Shostakovich: String Quartets Nos 5, 7 & Piano Quintet Artemis Quartet
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- Dmitri Shostakovich (1906 - 1975): String Quartet No. 5 in B-Flat Major, Op. 92:
- 1Shostakovich: String Quartet No. 5 in B-Flat Major, Op. 92: I. Allegro non troppo -11:21
- 2Shostakovich: String Quartet No. 5 in B-Flat Major, Op. 92: II. Andante - Andantino -08:52
- 3Shostakovich: String Quartet No. 5 in B-Flat Major, Op. 92: III. Moderato - Allegretto - Andante09:58
- Piano Quintet in G Minor, Op. 57:
- 4Shostakovich: Piano Quintet in G Minor, Op. 57: I. Prélude (Lento)04:56
- 5Shostakovich: Piano Quintet in G Minor, Op. 57: II. Fugue (Adagio)11:18
- 6Shostakovich: Piano Quintet in G Minor, Op. 57: III. Scherzo (Allegretto)03:30
- 7Shostakovich: Piano Quintet in G Minor, Op. 57: IV. Intermezzo (Lento)06:48
- 8Shostakovich: Piano Quintet in G Minor, Op. 57: V. Finale (Allegretto)07:33
- String Quartet No. 7 in F-Sharp Minor, Op. 108:
- 9Shostakovich: String Quartet No. 7 in F-Sharp Minor, Op. 108: I. Allegretto -03:42
- 10Shostakovich: String Quartet No. 7 in F-Sharp Minor, Op. 108: II. Lento -02:59
- 11Shostakovich: String Quartet No. 7 in F-Sharp Minor, Op. 108: III. Allegro - Allegretto - Adagio05:28
Info for Shostakovich: String Quartets Nos 5, 7 & Piano Quintet
The origins of this album – the Artemis Quartet’s first recordings of Shostakovich – lie in the ensemble’s long-established relationship with the great pianist Elisabeth Leonskaja. For years, the quartet had been wanting to record the Russian composer’s Piano Quintet with her.
It is coupled with Quartets No 5 and No 7, multi-faceted works which are expressive of the composer’s private persona.
Elisabeth Leonskaja, piano
was founded in 1989 at the Musikhochschule Lübeck, and is recognised today as one of the foremost quartets in the world. Their mentors include Walter Levin, Alfred Brendel, the Alban Berg Quartet, the Juilliard Quartet and the Emerson Quartet.
The ensemble had its international breakthrough with first prizes at the ARD Wettbewerb in 1996 and at “Premio Borciani” half a year later. Subsequently, the musicians received an invitation to the Wissenschaftskolleg zu Berlin, where they were able to expand their musical studies and enjoy interdisciplinary exchange with renowned scholars.
Since its successful debut at the Berlin Philharmonie in 1999, the quartet has performed in all the great music centres and international festivals in Europe, the USA, Japan, South America and Australia. In July 2007, the ensemble greeted new members Gregor Sigl and Friedemann Weigle; in August 2012, the Latvian violinist Vineta Sareika took up the post of 1st violin.
In 2003, the Beethoven-Haus Society awarded the Artemis Quartet an honorary membership in recognition of its interpretations of Beethoven's works. Film director Bruno Monsaingeon created an impressive portrait of the musicians and their performance of Beethoven's Grosse Fuge op. 133 in his 2001 film “Strings Attached”.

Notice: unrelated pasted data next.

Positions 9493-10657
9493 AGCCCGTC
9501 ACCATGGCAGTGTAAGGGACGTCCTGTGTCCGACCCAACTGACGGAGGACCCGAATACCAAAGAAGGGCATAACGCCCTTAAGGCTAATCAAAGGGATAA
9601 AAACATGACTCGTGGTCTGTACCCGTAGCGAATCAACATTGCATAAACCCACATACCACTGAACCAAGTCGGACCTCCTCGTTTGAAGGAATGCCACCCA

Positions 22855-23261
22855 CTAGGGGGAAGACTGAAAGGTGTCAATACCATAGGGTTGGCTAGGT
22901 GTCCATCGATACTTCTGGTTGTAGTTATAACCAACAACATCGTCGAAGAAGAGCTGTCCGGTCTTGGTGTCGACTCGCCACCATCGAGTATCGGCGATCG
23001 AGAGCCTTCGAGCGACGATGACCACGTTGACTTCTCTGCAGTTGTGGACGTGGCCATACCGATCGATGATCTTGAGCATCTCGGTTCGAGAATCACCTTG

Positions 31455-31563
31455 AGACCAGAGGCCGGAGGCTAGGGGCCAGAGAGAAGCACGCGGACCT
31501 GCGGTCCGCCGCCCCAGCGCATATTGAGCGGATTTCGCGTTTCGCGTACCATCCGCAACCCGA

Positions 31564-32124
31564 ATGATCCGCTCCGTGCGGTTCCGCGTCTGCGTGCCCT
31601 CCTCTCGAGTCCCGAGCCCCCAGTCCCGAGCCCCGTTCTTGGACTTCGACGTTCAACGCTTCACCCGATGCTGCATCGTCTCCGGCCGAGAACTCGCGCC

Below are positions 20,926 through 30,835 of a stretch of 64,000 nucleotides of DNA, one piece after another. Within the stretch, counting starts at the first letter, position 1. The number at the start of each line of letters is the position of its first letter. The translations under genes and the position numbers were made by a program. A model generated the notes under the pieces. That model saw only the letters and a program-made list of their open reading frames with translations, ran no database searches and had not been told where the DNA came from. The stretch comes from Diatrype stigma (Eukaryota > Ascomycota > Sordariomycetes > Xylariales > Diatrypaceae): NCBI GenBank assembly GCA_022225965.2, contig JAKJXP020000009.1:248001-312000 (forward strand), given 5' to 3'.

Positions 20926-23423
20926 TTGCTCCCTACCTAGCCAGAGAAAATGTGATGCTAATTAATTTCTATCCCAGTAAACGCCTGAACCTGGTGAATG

As a celebration of its special affinity for Beethoven’s music, as well as its 20th anniversary as an ensemble, the quartet embarked on a Beethoven cycle in 2009, which was performed over two seasons in Berlin, Brussels, Florence, Cologne, London, Paris and Rome. The project culminated in a recording of the complete quartets with Virgin Classics/EMI. The “Beethoven Complete” project was awarded the prestigious French “Grand Prix de l’Académie Charles Cros.”
Since 2004, the Artemis Quartet has been programming its own critically renowned series in the Berlin Philharmonie and, in addition, was named Quartet in Residence at the Vienna Konzerthaus in 2011.
In recognition of its 2012 recording of the three great Schubert quartets, the Artemis Quartet has been invited to design a concert series featuring these works and many guest artists in the Salle Pleyel in Paris for the 2013/14 season.
Collaborations with other musicians have always been an important source of inspiration for the ensemble. The quartet has toured with such personalities as Sabine Meyer, Elisabeth Leonskaya, Juliane Banse and Jörg Widmann. Some collaborations have also been documented on CDs, such as the Brahms and Schubert piano quintets with Leif Ove Andsnes, the Schubert quintet with Truls Mørk or Schoenberg’s “Verklärte Nacht” with Thomas Kakuska and Valentin Erben of the Alban Berg quartet.
The Artemis Quartet has had an exclusive recording contract with Virgin Classics/EMI since 2005; they can boast of an extensive discography. Their recordings have been recognized with the prestigious “Gramophone Award” as well as the “Diapason d’Or” and the ECHO-Klassik (twice).
A focus on contemporary music is an important part of the ensemble's work, in part because they wish to keep developing an eye for new elements in already well-established music. Composers such as Mauricio Sotelo (2004), Jörg Widmann (2006) and Thomas Larcher (2008) have written pieces for the Artemis Quartet. The premiere of a concerto for quartet and orchestra by Daniel Schnyder is planned for 2014.
In addition to their concert careers, the four musicians are professors at the Universität der Künste in Berlin and at the Chapelle de la Reine Elisabeth in Brussels.